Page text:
If judged on her looks and New Jersey birthplace, Meryl Streep would seem an odd choice to play Baroness Thatcher. Yet there is a reason why Streep has received more Oscar nominations than any other actor. In a career that has taken in Kramer vs Kramer, Sophie's Choice, Out of Africa and The Devil Wears Prada, she has proved time and time again that no matter what the role, she is up to the challenge. It's probable that Streep will be picking up the gold statue for her role in The Iron Lady, yet her performance is the one bright spot in an otherwise misguided film.
The opening scene promises much, with the former British prime minister seen in her local grocery bemusedly asking: "How much is the price of milk?", the price of which was a bone of contention in her early days as the prime minister and also a reference to her past as a grocer's daughter.
Yet this proves a false dawn. The central conceit of the movie is that the action takes place in 2005 in the aftermath of the death of her husband Denis Thatcher (Broadbent). The Conservative party leader and prime minister from 1979 until 1990 is by this time suffering from dementia.
While placing emphasis on her memory loss allows for a convenient segue into flashbacks, the structure also means that much of the film takes place at a time when the so-called Iron Lady is weak and ordinary. Whether you loved or loathed Thatcher, it seems an odd and frankly unfair picture to paint of one of the most dominant figures in 20th-century history. After all, as a female politician, only Indira Ghandi and Benazir Bhutto could argue that they've had as much worldwide impact.
Lloyd also cops out by refusing to pass judgement, good or bad, on Thatcher. The flashbacks play like a music video montage: the miners' strike, poll tax riots and the Falklands War whizz by with no context.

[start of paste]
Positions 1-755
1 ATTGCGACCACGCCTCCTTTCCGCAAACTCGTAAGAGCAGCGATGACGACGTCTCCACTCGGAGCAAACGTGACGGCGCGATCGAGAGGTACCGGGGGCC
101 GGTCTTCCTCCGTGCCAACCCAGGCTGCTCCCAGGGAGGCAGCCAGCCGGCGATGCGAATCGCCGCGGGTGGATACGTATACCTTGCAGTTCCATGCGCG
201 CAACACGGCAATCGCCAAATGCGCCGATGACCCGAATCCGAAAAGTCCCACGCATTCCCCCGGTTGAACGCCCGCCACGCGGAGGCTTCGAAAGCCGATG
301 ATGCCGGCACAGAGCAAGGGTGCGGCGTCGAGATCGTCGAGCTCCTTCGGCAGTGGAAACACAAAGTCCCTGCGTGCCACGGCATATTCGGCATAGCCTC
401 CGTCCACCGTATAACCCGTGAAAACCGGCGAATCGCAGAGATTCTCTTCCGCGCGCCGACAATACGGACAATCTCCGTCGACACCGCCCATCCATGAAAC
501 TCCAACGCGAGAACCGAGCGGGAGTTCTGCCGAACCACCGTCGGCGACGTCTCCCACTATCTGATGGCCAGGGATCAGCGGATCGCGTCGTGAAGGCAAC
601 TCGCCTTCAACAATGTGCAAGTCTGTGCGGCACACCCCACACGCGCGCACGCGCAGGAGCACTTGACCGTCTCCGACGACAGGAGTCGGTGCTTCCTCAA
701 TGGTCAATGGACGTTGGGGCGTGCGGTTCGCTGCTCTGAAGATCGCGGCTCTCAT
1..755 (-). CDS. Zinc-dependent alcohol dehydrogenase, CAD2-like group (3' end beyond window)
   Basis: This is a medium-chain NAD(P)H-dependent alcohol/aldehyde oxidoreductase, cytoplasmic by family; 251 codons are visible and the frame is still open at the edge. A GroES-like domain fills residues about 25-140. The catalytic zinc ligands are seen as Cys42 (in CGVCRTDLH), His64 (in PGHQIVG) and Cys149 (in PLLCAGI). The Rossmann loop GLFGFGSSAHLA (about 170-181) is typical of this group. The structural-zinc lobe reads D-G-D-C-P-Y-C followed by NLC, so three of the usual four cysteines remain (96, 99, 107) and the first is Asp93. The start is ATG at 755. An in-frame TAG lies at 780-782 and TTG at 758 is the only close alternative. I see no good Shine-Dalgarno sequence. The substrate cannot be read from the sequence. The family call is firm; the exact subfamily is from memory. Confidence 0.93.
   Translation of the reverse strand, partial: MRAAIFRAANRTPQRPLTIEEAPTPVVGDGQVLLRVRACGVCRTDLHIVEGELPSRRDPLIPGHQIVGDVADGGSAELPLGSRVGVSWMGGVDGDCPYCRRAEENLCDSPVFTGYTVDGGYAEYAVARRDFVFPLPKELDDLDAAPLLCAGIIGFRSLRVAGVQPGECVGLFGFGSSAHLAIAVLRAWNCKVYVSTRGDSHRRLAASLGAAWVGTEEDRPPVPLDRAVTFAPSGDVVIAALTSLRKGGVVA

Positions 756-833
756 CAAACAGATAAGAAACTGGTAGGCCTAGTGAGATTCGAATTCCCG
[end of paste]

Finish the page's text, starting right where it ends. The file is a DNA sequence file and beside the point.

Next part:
As for her relationship with Denis, there are flashbacks to a young Margaret (Alexandra Roach) meeting a young Denis (Harry Lloyd) while she makes her first inroads into the Conservative party. From the off, it's the lady who wears the trousers. Her daughter Carol (Colman) is a constant companion trying hard to support her mother through her grief, while her twin brother Mark is conveniently banished to South Africa with no mention of his connection with a coup plot in Equatorial Guinea for which he was fined and given a suspended jail sentence. A failure to pick at the warts is synonymous with the tepid approach to the biopic. As for the major figures in her political life, they are also given short shrift. Only her former cabinet colleague Geoffrey Howe (Anthony Head) is given any context, here bludgeoned by Thatcher from being the loyal servant to the man who finally sticks the knife in. Only cursory mentions are made of her perennial foes Michael Heseltine (Richard E Grant) and Edward Heath (John Session).
Alas, the film feels like an exercise in avoiding offence, something that Thatcher would no doubt herself abhor. While this approach is OK when Lloyd makes films such as Mamma Mia! it's rather sloppy and cowardly when dealing with an iconic and divisive figure.